ALAMEDA, Calif. — Today, the Raiders could designate a player to return from injured reserve.
Guard-tackle Denver Kirkland, the logical choice, could dust off his silver helmet and No. 79 white practice jersey. He could join teammates this week in practice and walk-through sessions. And he could make his season debut on Nov. 19 against the New England Patriots in Mexico City.
Then again, what’s the rush?
The Raiders see none. After designating safety Obi Melifonwu last week for return from IR, they are permitted one more such designation this season. Kirkland is “pretty healthy” now after August foot surgery, coach Jack Del Rio said Monday. But by not starting Kirkland’s clock, the team preserves roster flexibility that could prove timely this year.
“We’re not in a hurry to make any moves,” Del Rio said. “We’ll see how the year plays out.”
A player must spend six weeks on IR before he can be designated to return from it. That designation first allows him to resume practice. After two weeks of practice, he becomes eligible for activation onto the 53-man roster. He must be activated between then and the end of a third practice week, or be placed on season-ending IR.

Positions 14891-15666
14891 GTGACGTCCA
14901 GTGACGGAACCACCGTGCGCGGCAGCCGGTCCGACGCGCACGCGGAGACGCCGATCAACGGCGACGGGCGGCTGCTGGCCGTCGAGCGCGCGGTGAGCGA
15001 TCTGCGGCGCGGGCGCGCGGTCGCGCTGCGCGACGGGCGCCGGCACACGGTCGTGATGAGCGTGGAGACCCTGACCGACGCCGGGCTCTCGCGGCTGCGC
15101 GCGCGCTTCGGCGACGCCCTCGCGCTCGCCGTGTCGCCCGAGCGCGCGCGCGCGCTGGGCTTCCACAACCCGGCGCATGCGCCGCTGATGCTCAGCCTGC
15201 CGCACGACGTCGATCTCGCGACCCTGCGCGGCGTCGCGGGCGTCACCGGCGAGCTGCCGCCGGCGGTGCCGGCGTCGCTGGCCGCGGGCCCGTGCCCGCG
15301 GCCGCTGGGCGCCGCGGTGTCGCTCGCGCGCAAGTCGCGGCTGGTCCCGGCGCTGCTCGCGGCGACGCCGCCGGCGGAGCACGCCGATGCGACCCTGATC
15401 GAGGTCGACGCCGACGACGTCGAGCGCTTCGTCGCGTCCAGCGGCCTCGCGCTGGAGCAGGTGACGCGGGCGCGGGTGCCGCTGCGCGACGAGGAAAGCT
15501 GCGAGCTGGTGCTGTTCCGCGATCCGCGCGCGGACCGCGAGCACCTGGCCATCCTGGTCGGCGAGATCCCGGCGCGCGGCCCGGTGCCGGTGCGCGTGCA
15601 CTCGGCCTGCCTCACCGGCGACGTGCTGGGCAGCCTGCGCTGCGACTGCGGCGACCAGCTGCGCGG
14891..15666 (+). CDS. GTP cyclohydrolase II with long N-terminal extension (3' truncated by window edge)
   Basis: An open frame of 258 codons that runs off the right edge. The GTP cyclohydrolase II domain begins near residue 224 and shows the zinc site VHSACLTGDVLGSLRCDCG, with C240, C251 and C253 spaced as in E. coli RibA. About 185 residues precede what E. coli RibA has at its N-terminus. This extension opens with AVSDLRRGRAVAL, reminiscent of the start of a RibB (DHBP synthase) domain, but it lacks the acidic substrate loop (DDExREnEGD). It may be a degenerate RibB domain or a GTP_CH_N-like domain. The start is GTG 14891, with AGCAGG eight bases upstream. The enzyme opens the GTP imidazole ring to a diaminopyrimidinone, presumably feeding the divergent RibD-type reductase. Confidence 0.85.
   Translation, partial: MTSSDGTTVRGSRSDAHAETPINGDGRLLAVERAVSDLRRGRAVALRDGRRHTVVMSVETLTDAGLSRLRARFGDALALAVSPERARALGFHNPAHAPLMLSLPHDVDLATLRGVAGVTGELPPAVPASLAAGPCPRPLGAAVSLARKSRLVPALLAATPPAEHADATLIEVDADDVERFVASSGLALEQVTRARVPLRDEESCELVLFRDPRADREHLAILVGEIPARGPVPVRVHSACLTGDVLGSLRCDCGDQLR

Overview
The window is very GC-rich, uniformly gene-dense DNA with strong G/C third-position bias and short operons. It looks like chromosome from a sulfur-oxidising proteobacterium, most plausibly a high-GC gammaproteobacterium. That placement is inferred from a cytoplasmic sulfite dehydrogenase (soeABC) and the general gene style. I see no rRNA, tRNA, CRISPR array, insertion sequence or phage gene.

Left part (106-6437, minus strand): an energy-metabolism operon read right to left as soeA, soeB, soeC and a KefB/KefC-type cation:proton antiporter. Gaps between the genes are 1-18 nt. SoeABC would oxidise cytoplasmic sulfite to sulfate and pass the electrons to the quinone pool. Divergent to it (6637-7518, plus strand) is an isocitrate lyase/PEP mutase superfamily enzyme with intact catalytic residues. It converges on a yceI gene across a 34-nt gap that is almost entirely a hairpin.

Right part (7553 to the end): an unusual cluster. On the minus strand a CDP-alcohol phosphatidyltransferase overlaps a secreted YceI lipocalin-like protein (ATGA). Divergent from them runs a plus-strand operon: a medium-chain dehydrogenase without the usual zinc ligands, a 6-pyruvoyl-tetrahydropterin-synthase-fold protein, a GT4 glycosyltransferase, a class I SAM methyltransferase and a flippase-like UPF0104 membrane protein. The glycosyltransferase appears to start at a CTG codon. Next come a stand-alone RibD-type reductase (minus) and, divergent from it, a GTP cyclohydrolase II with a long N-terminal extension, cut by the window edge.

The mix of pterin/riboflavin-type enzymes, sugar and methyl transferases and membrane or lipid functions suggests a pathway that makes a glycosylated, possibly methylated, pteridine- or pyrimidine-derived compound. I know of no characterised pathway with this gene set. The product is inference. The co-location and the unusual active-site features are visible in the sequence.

Melifonwu will begin his second practice week on Tuesday.
The rookie second-round pick underwent arthroscopic knee surgery in August. He’s expected to make his season debut when first eligible on Nov. 5 against the Miami Dolphins.
There is little incentive for the Raiders to allow Kirkland to practice, too, given they’ll forfeit the option to activate another player in 2017. That player might see more meaningful snaps than those awaiting Kirkland.
Cornerback Antonio Hamilton and kicker Sebastian Janikowski are the only other Raiders players currently on injured reserve.